Oil - Pipelines

Carol Linnitt
Laying pipeline

Economist and former ICBC president and CEO Robyn Allan withdrew from the National Energy Board’s (NEB) review of the Kinder Morgan Trans Mountain pipeline expansion project Tuesday, saying she can no longer “endorse a process that is not working.”

In a letter addressed to Sherri Young, secretary of the NEB, Allan said the “review is not conducted on a level playing field” and that because the panel is “not an impartial referee…the game is rigged.”

Allan said she began to seriously question the process when oral cross-examination was removed from the process.

Mychaylo Prystupa
Candace Campo, Audrey Siegl and Taylor George Hollis in front of the Greenpeace vessel Esperanza that was docked in North Vancouver on Friday. Photo by Mychaylo Prystupa.

A massive Greenpeace ship will depart the Port of Vancouver on Tuesday with a cross-Canada Aboriginal delegation. The delegation seeks to raise alarm about the potential surge in U.S. oil tankers set to ply past British Columbia’s coastlines in the future, should Shell's Arctic oil drilling plans go full steam ahead.

Vancouver City Staff
Crews on spill response boats work around the bulk carrier cargo ship Marathassa after a bunker fuel spill on Burrard Inlet in Vancouver, B.C., on Thursday April 9, 2015. The federal coast guard is defending its response to an oil spill in Vancouver's harbour amid questions about how the slick washed up on beaches to the north. THE CANADIAN PRESS/Darryl Dyck

“This new report outlines the alarming consequences for local wildlife and ecosystems in the event of a major oil spill in Burrard Inlet, the Salish Sea, or the Fraser River Estuary,” said Mayor Gregor Robertson

In response to Kinder Morgan’s failure to carry out analysis of the potential consequences of an oil spill, the City of Vancouver, City of Burnaby, and the Tsleil-Waututh Nation conducted an independent oil spill trajectory modelling of four major oil spill scenarios in the Burrard Inlet.

Paul Lewis
Documents show for the first time how FBI agents have been closely monitoring anti-Keystone activists in violation of its guidelines. Photograph: Guardian

The FBI breached its own internal rules when it spied on campaigners against theKeystone XL pipeline, failing to get approval before it cultivated informants and opened files on individuals protesting against the construction of the pipeline in Texas, documents reveal.

Internal agency documents show for the first time how FBI agents have been closely monitoring anti-Keystone activists, in violation of guidelines designed to prevent the agency from becoming unduly involved in sensitive political issues.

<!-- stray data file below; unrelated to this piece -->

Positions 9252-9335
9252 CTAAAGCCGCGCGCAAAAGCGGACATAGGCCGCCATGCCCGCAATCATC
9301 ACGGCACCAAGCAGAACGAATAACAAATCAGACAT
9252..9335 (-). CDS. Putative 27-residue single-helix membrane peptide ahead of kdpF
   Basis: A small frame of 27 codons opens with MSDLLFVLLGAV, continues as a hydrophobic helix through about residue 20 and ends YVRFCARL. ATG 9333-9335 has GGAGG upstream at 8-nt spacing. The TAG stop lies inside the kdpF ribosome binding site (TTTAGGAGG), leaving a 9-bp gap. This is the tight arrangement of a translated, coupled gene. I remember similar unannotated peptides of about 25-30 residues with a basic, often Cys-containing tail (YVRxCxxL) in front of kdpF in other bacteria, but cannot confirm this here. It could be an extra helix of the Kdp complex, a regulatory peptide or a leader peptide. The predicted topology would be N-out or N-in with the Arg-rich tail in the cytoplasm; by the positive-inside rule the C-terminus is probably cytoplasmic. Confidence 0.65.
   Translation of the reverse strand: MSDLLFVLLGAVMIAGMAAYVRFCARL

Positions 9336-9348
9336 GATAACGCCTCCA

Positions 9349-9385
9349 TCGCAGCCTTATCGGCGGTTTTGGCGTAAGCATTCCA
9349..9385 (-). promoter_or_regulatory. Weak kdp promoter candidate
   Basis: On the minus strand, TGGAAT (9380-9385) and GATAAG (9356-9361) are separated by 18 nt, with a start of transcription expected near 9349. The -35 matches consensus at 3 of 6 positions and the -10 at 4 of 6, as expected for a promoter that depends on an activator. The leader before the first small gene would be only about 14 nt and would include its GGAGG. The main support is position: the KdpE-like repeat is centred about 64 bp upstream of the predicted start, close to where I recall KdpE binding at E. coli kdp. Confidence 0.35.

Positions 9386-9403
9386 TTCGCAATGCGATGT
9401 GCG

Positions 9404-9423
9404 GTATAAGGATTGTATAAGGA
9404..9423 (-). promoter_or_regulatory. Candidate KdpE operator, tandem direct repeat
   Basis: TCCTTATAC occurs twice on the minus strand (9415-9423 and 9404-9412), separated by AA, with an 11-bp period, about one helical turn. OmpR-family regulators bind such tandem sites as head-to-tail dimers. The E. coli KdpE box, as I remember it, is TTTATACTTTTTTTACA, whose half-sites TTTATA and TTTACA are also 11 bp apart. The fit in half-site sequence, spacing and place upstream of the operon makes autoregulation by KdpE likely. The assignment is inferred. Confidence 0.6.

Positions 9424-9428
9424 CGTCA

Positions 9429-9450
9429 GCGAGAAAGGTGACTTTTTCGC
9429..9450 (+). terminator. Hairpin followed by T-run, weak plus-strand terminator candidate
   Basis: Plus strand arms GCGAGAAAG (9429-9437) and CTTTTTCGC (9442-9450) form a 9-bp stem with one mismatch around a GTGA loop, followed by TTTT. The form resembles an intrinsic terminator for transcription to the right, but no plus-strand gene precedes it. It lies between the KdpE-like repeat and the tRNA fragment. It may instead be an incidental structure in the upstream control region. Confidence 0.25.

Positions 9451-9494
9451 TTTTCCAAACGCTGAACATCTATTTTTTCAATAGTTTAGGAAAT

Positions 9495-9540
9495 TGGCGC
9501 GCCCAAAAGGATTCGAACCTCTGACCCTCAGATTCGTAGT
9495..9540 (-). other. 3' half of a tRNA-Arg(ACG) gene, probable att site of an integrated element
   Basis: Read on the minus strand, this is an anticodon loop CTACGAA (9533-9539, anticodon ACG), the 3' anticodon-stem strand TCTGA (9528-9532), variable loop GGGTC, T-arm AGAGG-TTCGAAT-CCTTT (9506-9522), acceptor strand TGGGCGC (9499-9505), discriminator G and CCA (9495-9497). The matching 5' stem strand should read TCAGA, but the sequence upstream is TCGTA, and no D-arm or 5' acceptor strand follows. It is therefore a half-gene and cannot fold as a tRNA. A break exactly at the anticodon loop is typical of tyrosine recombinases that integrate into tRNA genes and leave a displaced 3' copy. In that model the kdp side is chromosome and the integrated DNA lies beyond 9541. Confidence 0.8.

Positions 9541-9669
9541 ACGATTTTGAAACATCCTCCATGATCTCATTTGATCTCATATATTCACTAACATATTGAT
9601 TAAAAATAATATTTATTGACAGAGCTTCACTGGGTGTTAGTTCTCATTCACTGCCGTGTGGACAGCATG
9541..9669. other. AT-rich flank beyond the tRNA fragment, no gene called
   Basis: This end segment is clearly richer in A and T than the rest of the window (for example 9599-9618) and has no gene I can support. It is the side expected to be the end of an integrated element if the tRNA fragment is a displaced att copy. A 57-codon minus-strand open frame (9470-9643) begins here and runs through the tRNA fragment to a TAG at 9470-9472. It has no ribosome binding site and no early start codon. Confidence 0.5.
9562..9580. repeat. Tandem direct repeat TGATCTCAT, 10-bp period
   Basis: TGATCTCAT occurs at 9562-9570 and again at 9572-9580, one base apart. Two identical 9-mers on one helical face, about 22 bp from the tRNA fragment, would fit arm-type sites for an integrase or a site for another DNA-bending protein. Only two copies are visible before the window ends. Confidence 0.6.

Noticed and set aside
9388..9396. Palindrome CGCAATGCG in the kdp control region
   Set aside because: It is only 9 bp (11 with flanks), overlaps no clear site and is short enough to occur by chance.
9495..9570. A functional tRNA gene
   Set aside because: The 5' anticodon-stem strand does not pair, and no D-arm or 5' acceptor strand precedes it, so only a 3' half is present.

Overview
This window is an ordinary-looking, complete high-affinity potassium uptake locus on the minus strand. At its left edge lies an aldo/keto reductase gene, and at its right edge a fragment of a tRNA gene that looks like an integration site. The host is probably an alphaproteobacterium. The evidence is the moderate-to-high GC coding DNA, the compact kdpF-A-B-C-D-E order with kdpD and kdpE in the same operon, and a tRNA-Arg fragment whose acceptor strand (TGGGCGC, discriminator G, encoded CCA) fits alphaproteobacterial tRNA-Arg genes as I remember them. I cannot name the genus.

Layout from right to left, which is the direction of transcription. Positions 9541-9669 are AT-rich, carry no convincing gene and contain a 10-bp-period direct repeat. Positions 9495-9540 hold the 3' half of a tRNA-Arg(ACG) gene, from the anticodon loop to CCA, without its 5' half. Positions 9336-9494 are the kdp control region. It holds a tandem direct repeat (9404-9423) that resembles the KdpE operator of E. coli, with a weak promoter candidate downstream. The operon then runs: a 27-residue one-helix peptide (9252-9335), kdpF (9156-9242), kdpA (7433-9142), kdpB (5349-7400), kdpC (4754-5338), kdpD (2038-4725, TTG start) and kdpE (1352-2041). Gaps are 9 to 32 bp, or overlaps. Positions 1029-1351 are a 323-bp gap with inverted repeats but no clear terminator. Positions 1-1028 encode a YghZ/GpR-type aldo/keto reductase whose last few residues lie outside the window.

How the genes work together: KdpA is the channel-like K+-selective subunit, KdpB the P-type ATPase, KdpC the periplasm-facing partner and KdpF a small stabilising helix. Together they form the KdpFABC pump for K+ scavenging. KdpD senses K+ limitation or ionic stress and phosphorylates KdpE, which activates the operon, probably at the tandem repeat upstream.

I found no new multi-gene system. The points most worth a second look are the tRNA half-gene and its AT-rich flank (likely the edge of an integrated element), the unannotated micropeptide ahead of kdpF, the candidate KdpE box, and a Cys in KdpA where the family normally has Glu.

Office of Mayor Derek Corrigan of City of Burnaby
walk the line

To ensure the National Energy Board has access to detailed, expert information on the significant potential public and environmental dangers associated with Kinder Morgan’s proposed expansion of the Burnaby Mountain Tank Farm, the Burnaby Fire Department has prepared a comprehensive risk assessment that analyzes the fire and safety risks, hazard events and consequences associated with the proposed project.

Bruce Livesey
Koch brothers - Illustration by Victor Juhasz

Author's note: Until this past February, I worked as a contracted television producer for Global TV and its current affairs program, 16x9. Last fall, I was commissioned to do a story for the program about the Koch brothers, their holdings in Alberta’s oil sands and their interest in getting the Keystone XL pipeline built. In January, two days before the 22-minute documentary was about to air on 16x9, Global's senior management pulled the story.

Travis Lupick
Gabriel Nadequ-Dubois

Opposition movements against four megaprojects linked to the Alberta oil sands are increasingly connected, according to Gabriel Nadeau-Dubois, an author, environmental activist, and former leader of the 2012 student strike in Quebec.

Pilita Clark

The Church of England, one of the world’s wealthiest religious institutions, has decided to blacklist coal and tar sands investments, in a striking victory for campaigners seeking to make fossil fuels as unpopular as tobacco.

The Church announced on Thursday that it would sell £12m of its holdings in thermal coal and tar sands companies, two of the most polluting fossil fuels. “Climate change is the most pressing moral issue in our world,” said the Bishop of Salisbury, the Rt Rev Nick Holtam, lead bishop on the environment.

Martin Lukacs
Alberta Premier Jim Prentice

The Alberta government escalated its campaign to build tar sands pipelines under Premier Jim Prentice by seeking to have First Nations become full-blown proponents of the projects in return for oil revenues.

Documents obtained by the Guardian show that under a proposed agreement the province would have funded a task force of Alberta First Nations and government officials to “work jointly on removing bottlenecks and enabling the construction of pipelines to tide-water in the east and west coasts.”

Assembled by Gene McGuckin (emcgthree@gmail.com), member of the Vancouver Ecosocialist Group (www.ecosocialistsvancouver.org) and of Burnaby Residents Opposing Kinder Morgan Expansion (BROKE) (www.brokepipelinewatch.ca)


The Kinder Morgan Trans Mountain expansion project (TMEP) was announced in 2012.

On December 16, 2013, the company filed an application for approval by the National Energy Board of the $5.4 billion expansion project to include


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